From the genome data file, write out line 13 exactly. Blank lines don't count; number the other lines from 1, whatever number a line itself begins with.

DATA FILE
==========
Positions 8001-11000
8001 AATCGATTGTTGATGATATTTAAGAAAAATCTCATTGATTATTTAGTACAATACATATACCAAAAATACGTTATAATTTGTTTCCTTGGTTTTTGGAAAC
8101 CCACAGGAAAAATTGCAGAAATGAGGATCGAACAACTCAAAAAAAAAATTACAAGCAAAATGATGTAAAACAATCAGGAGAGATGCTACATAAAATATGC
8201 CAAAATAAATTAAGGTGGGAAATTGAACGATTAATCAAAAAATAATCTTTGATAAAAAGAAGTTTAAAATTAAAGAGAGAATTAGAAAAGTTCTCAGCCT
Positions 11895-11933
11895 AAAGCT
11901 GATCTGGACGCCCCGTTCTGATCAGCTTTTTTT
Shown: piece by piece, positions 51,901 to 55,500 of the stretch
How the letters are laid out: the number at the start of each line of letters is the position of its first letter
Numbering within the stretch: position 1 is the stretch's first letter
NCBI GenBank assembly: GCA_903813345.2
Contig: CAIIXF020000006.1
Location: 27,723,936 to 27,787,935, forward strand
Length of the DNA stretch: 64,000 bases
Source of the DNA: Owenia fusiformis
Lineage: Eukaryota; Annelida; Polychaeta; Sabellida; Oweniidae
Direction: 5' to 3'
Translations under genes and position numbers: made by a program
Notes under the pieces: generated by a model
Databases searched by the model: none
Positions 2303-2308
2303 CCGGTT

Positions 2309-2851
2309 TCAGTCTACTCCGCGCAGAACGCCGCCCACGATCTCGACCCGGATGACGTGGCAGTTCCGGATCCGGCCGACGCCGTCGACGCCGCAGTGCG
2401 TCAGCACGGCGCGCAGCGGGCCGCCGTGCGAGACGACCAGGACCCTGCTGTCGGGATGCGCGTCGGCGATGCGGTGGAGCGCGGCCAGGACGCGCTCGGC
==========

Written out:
Location: 27,723,936 to 27,787,935, forward strand